Will & Ink is a new project from Amsterdam-based producers Pieter Willems (a.k.a. Presk) and Felix Lenferink and Fermat is the debut release both for the duo and its eponymous label. Individually, these artists have each dabbled in garage-flecked house and techno—records like Presk’s “Hesitate” and Lenferink’s “Bouree” are warehouse cuts infused with a rhythmic playfulness in the vein of fellow countryman 2562—but together, they’ve cast off 2-step in favor of another Dutch export—driving techno.

The pair’s sound is raw and unrelenting, recalling the live-to-tape recordings of The Analogue Cops, an aesthetic due in part to Will & Ink’s use of custom-built hardware, which forms the bedrock of the project’s studio productions and live shows. The fledgling label is being distributed by Delsin, and Fermat recalls the long-standing Dutch imprint’s releases from the likes of Conforce and Mike Dehnert, with meager elements somehow made to sound cavernous. Take the opener, which features little more than a boxy kick drum underpinning offbeat bass stabs, with piercing hi-hats pulsing above them both. It’s a formula that stays largely unchanged for the duration—the rhythm is joined at intervals by a ride cymbal, a warped bell, and jackhammer snare cracks—but a slight syncopation between drums and sub gives “First Fermat” a galloping energy that belies its spartan construction.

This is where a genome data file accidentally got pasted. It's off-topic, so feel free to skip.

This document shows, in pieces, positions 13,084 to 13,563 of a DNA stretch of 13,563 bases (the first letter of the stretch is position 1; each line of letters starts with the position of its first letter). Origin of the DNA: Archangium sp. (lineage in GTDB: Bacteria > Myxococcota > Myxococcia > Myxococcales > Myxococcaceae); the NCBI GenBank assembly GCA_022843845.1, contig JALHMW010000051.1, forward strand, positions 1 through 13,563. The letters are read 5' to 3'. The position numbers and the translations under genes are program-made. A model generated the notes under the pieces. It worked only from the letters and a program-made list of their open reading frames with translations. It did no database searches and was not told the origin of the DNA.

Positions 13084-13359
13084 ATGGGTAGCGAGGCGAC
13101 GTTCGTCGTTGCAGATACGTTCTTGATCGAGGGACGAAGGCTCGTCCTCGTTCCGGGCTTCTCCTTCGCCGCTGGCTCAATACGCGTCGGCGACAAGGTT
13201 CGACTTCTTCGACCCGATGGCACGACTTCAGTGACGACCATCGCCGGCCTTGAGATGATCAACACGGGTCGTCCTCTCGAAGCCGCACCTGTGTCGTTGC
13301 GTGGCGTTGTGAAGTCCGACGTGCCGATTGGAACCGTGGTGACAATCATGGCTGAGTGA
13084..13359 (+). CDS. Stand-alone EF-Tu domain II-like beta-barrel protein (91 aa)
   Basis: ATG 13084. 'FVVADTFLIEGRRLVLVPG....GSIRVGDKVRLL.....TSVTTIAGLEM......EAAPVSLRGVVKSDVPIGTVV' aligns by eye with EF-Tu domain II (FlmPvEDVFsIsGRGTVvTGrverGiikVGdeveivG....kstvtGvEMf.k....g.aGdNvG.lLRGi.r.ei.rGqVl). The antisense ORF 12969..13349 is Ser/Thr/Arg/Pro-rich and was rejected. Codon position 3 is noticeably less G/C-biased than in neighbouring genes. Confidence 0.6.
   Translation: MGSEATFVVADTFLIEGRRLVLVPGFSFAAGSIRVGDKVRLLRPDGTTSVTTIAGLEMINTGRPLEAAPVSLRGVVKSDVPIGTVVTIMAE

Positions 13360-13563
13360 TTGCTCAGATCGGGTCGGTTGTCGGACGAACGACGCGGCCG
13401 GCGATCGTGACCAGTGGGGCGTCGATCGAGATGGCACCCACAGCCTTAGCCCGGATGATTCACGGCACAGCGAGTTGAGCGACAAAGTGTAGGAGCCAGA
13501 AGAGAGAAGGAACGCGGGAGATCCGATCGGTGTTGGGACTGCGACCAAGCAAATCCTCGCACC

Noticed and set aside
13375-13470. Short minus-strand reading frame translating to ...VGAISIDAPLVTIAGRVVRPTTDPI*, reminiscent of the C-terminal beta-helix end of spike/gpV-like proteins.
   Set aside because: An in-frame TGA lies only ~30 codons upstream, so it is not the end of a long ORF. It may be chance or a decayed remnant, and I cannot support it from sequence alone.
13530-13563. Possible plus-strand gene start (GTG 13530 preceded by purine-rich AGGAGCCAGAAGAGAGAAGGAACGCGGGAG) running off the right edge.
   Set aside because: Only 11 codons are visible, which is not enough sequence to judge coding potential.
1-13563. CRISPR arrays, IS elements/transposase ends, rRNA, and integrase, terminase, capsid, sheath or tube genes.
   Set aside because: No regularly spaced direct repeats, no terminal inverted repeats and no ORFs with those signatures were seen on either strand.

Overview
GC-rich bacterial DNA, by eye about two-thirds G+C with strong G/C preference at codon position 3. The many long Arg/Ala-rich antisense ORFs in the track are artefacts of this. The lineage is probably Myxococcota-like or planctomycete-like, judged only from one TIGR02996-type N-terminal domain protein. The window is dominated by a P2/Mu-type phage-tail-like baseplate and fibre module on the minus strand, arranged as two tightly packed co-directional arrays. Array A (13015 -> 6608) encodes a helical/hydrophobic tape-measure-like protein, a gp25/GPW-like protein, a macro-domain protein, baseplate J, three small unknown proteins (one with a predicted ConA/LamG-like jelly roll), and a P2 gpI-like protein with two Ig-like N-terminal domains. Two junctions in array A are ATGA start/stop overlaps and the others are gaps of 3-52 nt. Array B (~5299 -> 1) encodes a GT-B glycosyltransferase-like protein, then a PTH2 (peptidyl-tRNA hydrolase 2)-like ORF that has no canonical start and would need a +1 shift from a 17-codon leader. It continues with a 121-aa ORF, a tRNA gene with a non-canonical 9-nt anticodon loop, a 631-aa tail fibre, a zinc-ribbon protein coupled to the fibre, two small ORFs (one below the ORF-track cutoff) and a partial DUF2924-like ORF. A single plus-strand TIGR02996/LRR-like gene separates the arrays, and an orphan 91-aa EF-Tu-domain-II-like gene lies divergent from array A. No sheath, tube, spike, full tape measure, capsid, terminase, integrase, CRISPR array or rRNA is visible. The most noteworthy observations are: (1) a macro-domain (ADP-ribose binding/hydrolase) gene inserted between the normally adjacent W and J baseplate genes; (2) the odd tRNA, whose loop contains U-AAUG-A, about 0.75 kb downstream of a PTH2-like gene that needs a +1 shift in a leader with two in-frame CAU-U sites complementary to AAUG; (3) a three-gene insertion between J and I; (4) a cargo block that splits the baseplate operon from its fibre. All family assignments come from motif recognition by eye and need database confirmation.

“Second Fermat” expands on the formula with a call-and-response playoff between the bass and the implementation of what, in Will & Ink’s monochrome world, constitutes a melody. Though the track is constructed of similarly raw elements as the opening cut, it feels funkier; the abrasiveness of the percussion has been given a touch of polish, and the introduction of an (admittedly warped and sliced) vocal makes things feel more organic. Simultaneously machine-like and human, it’s not unlike the late-’90s minimal of Robert Hood. The closer is the starkest tune of the bunch, with only chattering hi-hats and a grinding, static-tinged synth joining a bass drum that could have been plucked from a Dave Clarke record. Again, the music appears functional and tool-like, but there’s a real bounce from a rhythm that pulls slightly against the beat. It’s subtle, but when the music is this unforgiving, it’s those little touches that stand out.